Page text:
The Icelandic fleet is set to stop fishing next month after union members voted overwhelmingly in favor of strike action over falling earnings.
Ninety-one percent of members of the Icelandic Union of Marine Engineers and Metal Technicians voted for a strike, as did 90 percent of the members of associations affiliated to the Seamen’s Union representing deck crews.
The ships officers’ union had previously voted to accept the terms of an agreement with owners’ federation SFS (Iceland Fisheries).
There are several issues that the pro-strike unions are deeply dissatisfied with, including the percentage that crews of new vessels pay towards construction costs, which is felt to be excessive, not least because there is a number of new vessels set to join the Icelandic fleet over the coming year, with both freezer and fresher trawlers being built at yards in China and Turkey for Icelandic operators.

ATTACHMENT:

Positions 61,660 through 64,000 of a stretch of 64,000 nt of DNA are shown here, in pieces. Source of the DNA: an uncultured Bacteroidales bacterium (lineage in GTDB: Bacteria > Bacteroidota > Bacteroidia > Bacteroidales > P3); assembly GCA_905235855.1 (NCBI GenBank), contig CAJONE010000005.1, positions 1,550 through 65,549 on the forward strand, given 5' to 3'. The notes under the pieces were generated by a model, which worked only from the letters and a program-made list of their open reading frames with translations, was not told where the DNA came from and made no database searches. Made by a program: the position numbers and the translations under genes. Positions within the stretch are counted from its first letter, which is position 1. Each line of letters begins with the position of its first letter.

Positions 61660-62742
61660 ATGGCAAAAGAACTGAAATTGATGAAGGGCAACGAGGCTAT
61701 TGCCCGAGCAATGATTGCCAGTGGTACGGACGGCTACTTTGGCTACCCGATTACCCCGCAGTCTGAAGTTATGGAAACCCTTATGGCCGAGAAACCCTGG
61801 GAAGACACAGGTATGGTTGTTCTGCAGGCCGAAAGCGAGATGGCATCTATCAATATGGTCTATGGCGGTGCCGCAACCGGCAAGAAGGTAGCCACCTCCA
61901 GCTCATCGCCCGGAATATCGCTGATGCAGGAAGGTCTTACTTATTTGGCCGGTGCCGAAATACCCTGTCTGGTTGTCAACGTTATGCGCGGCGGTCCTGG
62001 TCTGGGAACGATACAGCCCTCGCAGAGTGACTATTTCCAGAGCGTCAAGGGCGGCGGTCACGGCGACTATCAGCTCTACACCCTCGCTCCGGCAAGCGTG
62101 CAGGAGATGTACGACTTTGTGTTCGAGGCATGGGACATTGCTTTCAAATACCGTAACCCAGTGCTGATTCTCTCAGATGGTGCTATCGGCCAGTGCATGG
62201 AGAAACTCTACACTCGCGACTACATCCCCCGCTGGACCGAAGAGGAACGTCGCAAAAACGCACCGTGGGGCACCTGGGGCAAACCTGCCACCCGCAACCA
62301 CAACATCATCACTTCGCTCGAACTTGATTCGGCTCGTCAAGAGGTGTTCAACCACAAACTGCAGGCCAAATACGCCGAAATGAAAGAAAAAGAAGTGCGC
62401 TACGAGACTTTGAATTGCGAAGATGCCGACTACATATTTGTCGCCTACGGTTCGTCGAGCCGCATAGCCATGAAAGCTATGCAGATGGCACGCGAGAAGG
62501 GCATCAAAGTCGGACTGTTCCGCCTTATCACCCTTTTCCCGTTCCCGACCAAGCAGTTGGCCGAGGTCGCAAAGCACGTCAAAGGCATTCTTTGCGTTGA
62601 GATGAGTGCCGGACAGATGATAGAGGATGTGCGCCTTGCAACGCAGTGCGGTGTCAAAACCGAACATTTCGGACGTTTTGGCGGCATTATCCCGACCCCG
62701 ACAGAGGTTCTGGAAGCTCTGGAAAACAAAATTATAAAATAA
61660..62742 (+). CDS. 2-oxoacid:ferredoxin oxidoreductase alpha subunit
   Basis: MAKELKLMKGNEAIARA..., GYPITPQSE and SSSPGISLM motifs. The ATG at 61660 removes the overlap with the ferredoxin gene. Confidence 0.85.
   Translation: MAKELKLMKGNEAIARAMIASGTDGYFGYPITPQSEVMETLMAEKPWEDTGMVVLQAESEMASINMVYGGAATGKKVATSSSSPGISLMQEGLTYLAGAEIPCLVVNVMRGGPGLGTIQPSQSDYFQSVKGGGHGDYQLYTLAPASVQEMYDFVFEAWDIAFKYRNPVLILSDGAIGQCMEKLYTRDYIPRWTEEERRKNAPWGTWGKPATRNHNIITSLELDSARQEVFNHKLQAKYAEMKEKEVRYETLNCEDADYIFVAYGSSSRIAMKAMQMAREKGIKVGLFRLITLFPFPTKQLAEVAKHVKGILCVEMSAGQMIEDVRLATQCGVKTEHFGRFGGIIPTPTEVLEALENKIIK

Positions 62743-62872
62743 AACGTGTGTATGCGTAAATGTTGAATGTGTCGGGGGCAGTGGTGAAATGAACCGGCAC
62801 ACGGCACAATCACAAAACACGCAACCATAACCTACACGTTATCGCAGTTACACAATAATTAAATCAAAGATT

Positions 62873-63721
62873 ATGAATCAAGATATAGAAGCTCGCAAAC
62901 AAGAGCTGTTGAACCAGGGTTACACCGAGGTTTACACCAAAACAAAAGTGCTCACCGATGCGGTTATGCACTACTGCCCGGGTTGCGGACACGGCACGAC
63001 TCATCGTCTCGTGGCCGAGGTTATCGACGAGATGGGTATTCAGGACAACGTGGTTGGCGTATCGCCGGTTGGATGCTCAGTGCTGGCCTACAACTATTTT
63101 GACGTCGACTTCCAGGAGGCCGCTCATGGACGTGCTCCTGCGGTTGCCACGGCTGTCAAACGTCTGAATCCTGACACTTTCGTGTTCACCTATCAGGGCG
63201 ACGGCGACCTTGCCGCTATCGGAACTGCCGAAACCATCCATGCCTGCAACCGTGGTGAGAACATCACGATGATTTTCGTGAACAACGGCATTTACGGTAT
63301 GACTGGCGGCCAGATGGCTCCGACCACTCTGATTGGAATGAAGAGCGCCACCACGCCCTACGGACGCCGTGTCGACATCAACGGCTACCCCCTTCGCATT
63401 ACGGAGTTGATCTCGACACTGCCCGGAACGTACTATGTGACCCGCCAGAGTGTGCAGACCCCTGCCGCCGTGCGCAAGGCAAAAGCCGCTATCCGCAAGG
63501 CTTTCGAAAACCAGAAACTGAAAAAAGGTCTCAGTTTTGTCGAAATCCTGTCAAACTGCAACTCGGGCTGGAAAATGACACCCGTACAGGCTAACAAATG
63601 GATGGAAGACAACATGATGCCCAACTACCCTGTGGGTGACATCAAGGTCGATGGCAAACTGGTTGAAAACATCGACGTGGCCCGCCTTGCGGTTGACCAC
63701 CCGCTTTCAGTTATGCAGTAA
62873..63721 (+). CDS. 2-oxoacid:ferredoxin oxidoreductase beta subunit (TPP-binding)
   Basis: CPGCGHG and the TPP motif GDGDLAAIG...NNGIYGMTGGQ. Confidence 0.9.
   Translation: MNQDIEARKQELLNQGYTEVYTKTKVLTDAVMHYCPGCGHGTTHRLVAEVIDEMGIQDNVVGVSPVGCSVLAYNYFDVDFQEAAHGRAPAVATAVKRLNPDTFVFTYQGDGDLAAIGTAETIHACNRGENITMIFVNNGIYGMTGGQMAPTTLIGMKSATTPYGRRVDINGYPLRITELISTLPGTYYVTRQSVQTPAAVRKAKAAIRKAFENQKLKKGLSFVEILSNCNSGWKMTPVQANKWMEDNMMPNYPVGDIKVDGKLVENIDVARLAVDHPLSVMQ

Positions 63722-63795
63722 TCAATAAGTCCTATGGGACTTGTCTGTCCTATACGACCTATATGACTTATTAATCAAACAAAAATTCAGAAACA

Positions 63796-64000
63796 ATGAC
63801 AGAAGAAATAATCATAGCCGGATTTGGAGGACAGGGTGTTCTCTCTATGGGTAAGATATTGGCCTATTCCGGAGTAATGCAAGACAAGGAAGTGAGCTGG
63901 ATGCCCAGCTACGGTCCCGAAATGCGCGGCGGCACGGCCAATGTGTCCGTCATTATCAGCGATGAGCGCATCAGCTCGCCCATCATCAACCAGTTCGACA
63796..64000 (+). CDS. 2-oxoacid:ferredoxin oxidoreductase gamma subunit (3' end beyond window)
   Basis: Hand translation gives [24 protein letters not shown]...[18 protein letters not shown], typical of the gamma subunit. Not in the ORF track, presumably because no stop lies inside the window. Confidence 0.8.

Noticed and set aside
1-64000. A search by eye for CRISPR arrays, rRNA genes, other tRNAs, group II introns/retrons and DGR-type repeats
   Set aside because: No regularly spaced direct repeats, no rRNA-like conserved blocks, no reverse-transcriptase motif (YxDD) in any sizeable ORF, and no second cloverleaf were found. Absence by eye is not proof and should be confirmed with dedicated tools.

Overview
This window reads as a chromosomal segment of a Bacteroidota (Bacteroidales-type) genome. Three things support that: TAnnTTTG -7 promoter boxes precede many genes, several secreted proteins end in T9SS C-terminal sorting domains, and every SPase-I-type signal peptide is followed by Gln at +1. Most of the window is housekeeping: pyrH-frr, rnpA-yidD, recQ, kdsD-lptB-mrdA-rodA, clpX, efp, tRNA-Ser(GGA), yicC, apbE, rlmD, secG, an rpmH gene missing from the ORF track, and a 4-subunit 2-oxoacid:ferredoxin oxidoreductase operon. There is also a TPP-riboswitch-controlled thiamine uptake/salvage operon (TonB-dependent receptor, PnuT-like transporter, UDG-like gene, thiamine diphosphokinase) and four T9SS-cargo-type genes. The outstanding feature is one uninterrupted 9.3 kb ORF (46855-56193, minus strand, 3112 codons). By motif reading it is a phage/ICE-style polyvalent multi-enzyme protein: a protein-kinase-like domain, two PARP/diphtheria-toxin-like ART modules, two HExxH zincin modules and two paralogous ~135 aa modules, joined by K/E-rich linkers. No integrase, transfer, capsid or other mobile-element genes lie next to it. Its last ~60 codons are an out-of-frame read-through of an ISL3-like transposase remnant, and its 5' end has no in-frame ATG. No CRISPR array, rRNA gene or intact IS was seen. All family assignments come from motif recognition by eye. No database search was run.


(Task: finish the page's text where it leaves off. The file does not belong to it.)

Another bone of contention is the prices paid by vertically integrated companies for fish caught by vessels and processed at factories ashore, with both operations owned by the same company.
Shares paid to crews are calculated on a rate set by a committee, and this has always been significantly lower than the rate paid for fish at auctions. In a long-running dispute, workers have been demanding that all fish should go through the auction system and for shares to be calculated on the market rate.
Crews have also become increasingly dissatisfied with earnings as the Icelandic krona has gained strength, and also that the Russian import embargo has affected the trade of some species.
Crew earnings are reported to be 30 to 40 percent lower than they were a year ago.
Previous agreements between unions and owners ended some years ago and the parties involved have been unable to reach an agreement since.
If no agreement is reached, the strike will commence at 11 p.m. (Iceland time) on 10 November.